Tax Consequences of Taking Prevented Planting Payments

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Prevented Planting Tax

With most of the corn belt fighting rain and floods, the ability to get crops in the ground has been a struggle to say the least.  With the calendar now in June and many acres of corn and bean fields still sitting under water, the possibility of those acres being left idle for the year is becoming more real.  Many farmers are looking at applying for prevented planting payments from their crop insurance carrier.  One of the many questions that come up when this is considered is what the tax consequences may be.

Crop insurance is considered taxable income reported on your schedule F.  In some cases, you may be able to defer this income into the next tax year.  There are three requirements that a farmer must meet in order to take advantage of this deferral:

  1. The farmer must use the cash method of accounting
  2. The farmer receives the crop insurance proceeds in the same year that the crop is damaged
  3. The farmer shows that, in a normal year, the crop being produced would be sold in the year after harvest

If a farmer meets those three requirements and decides that he wants to defer the insurance proceeds, then he needs to report the amount received on line 6a of Schedule F but not on line 6b.  He also needs to check the box located on line 6c and include a statement with the tax return.  The statement must include the following information:

  1. A statement that he is making an election under section 451(d) of the Internal Revenue Code and Regulations section 1.451-6
  2. The specific crop or crops destroyed or damaged
  3. A statement that, under normal business practice, he would have sold the crop produced in the year following the year of production
  4. What caused the crop damage and the date or dates the damage occurred
  5. The total payments received from the insurance company, itemized by crop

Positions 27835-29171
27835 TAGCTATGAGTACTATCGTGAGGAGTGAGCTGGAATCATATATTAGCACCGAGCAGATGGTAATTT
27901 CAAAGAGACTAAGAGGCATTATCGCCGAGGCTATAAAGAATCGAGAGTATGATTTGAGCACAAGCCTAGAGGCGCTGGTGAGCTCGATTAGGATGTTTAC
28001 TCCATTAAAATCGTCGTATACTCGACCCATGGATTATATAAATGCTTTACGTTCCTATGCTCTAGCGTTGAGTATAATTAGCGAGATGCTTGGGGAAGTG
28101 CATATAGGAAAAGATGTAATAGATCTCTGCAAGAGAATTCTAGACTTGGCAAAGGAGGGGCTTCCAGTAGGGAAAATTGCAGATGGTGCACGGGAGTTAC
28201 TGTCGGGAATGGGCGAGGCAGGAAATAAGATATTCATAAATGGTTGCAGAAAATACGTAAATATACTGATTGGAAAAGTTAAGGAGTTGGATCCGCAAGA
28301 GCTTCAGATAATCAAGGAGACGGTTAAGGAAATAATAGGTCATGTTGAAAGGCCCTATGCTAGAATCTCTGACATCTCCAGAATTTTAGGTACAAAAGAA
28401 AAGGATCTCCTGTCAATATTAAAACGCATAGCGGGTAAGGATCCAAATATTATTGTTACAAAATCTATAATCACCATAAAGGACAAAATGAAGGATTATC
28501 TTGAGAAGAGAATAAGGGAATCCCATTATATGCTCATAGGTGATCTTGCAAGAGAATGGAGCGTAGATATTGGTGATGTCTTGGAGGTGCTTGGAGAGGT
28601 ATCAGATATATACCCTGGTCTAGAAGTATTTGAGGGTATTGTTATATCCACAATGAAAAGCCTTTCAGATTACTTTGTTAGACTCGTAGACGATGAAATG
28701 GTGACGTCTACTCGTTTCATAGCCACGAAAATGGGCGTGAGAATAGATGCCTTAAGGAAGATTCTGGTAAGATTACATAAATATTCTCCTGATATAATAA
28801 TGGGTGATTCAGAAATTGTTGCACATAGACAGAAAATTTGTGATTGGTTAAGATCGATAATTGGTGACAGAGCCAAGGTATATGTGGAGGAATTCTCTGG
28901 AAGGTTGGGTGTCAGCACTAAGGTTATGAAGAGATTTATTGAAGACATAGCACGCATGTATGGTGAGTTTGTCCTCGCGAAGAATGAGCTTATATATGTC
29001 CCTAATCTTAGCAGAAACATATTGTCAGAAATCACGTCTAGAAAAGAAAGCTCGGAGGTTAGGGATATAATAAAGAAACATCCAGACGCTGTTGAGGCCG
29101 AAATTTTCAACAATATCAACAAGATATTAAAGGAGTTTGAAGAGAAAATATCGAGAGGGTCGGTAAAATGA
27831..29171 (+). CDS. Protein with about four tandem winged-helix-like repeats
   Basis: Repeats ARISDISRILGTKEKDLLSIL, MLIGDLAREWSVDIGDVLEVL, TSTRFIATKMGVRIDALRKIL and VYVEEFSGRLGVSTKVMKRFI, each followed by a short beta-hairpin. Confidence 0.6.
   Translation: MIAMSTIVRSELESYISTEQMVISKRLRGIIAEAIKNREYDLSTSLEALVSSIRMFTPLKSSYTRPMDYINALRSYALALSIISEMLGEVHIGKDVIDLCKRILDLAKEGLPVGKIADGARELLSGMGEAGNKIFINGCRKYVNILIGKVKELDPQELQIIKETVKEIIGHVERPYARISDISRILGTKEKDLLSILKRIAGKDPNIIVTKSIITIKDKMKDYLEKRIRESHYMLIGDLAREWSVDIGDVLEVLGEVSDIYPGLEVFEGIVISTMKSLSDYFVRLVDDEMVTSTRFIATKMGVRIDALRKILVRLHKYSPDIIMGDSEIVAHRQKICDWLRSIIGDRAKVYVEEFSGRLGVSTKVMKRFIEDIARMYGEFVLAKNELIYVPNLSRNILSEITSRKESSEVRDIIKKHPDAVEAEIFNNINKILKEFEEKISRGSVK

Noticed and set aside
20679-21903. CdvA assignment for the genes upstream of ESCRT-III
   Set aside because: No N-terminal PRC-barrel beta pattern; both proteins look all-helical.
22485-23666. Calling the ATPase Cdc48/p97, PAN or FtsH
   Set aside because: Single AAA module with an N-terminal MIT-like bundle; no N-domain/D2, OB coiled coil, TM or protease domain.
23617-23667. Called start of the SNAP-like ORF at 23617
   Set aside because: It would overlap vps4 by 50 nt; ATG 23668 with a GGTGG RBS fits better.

6. The name of the insurance company that the payments came from

It has been established through court cases that, as long as you can demonstrate a history of more than 50% of your crop being marketed the year following the year of production, you would meet that requirement.  You also must take an all or nothing approach for each crop.  You cannot elect to defer only a portion of the insurance proceeds for crop damage on corn, for example.  You may, however, choose to defer the insurance payment on corn, but include the insurance payment on soybeans.  If you choose to defer both, you must make a separate election for each crop.

This article is a general discussion on the rules pertaining to crop insurance proceeds.  Everyone should take into consideration their own circumstances and should consult with their tax preparer on what the best option would be for their operation.  Here at AgriSolutions we have many capable tax preparers on staff who would be happy to discuss this with you.

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Disclaimer – Descriptions provided in this article are presented as generalities. There are many factors not listed above which may impact your tax positions. This article should not be considered legal or tax advice. For advice on a specific transaction, please contact the AgriSolutions Tax department at .


Written By

Tim Gradert

Tim Gradert

Tax Manager

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